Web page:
In last week’s episode, the Landrys’ plan to take the Bordelons’ land was revealed. In this week’s episode, “Come, Clad in Peace,” the Bordelons learn more about the fight they face over their land and getting justice for the black farmers in St. Josephine.
The Landrys’ ruse that the farmland has environmental issues has allowed them to uproot a good portion of the black farmers in St. Josephine. Prosper Denton is just one casualty of the Landrys’ secret plan to build a private prison. With the help of Charley, Nova, and Ralph Angel, he moves out of his home of over 40 years into Charley’s. Even if Charley is able to expose the Landrys for their latest scheme, will the lives of people like Prosper ever return to normal?
What should be a conversation about Blue’s visitation schedule, turns into a fight about Darla and Ralph Angel’s unresolved issues. Ralph Angel seems to be so resistant to allowing Darla to have more involvement in Blue’s life, and I’m not convinced his concerns are only about Darla’s supposed stability. How long can Darla and Ralph Angel continue to have the same fight? When will they be able to come to an agreement for the sake of Blue?
Back at the Bordelon house, Ralph Angel seems intimidated by the material things Darla can offer Blue due to the financial support of her parents, and is ready to work himself into the ground to keep up. “You’re going to run yourself into the ground trying to be like daddy,” Nova tells him. Ralph Angel is unprepared for Nova to relay the story of Ernest’s suicidal ideations. The Bordelon children have crafted a mythology around their father’s strength that seems to do more harm than good at times.
Elsewhere, Violet’s plan to pitch her pie shop is thwarted by a lupus flare-up. Violet is typically guarded about her diagnosis but she tells the grocer and seems worried that her disclosure will impact her business plans. Relatedly, this is one of the only depictions of lupus I’ve seen on television. The illness disportionately impacts black and brown women and medical research of the disease is critically underfunded.
Micah and his friends have spent the season thinking about their next direct action and they’ve decided on a protest at the local plantation. Micah’s brutal experience with the police is still fresh and the writers seem to foreshadow that his trauma will color his experience with this protest. Time will tell.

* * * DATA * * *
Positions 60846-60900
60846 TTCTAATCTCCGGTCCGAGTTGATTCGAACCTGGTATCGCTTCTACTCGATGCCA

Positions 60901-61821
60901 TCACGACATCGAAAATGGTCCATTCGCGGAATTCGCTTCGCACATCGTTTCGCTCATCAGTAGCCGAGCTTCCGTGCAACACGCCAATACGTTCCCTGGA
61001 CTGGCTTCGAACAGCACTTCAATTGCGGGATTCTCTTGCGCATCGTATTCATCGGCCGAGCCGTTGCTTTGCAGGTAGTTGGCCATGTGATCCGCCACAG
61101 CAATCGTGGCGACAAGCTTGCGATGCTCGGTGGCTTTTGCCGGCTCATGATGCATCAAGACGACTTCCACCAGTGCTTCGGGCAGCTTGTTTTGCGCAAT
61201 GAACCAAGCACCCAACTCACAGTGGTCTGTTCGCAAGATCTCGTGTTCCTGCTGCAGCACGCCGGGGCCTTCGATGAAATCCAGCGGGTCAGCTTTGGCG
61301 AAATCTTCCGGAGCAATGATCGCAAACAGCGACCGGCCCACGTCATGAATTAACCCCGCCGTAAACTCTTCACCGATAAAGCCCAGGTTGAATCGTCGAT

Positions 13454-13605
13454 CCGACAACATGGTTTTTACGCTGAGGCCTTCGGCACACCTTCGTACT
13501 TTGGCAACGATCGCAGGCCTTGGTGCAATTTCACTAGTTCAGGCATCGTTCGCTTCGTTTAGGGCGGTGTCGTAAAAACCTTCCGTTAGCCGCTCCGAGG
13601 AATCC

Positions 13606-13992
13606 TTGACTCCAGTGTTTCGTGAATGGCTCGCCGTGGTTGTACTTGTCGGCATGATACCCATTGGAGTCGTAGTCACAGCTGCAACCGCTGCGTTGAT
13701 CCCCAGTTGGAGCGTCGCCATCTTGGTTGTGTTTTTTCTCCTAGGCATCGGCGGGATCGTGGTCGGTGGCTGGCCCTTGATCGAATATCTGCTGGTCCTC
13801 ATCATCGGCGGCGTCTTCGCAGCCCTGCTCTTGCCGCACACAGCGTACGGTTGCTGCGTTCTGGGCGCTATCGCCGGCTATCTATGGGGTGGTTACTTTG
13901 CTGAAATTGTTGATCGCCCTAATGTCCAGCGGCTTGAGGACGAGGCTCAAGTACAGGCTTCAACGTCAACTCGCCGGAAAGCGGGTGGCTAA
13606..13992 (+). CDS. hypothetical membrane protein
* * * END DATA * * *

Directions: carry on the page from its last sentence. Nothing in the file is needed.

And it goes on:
Nova has been on the case to uncover the truth about the Landrys’ scheme to build the private prison on the black farmers’ land. Unsurprisingly, she discovers that the Landrys’ claim that the EPA has deemed the land riddled with environmental issues is untrue. Colton Landry and his fraternity brother at the EPA are working together. Nova and Charley have no concrete proof yet, but it’s likely nothing is wrong with the soil in St. Josephine, and the Landrys’ EPA story is most likely just a cover to push through the plan to build the prison and evict black farmers in the process.
The long history of black farmers being systematically discriminated against cannot be understated — it is happening at this very moment. The Queen Sugar team’s determination to bring this story to light is noble. Black farmers have lost an untold amount of acres and profits since the end of the Civil War and it is important to disabuse the public of any notion that this practice has stopped.
The Bordelons now have the information to turn the Landrys’ plan on its head but history is not on their side. At their father’s home, Nova tells Ralph Angel to stay the course. Will the Bordelons be able to stay the course and beat the Landrys at their own game?
• The scene where Nova sages the land is beautiful.
• Nova and Charley’s relationship seems mended. But now that Charley has started questioning Nova about the mystery man she’s been seeing, it’s just a matter of time before the truth about Nova and Remy comes out.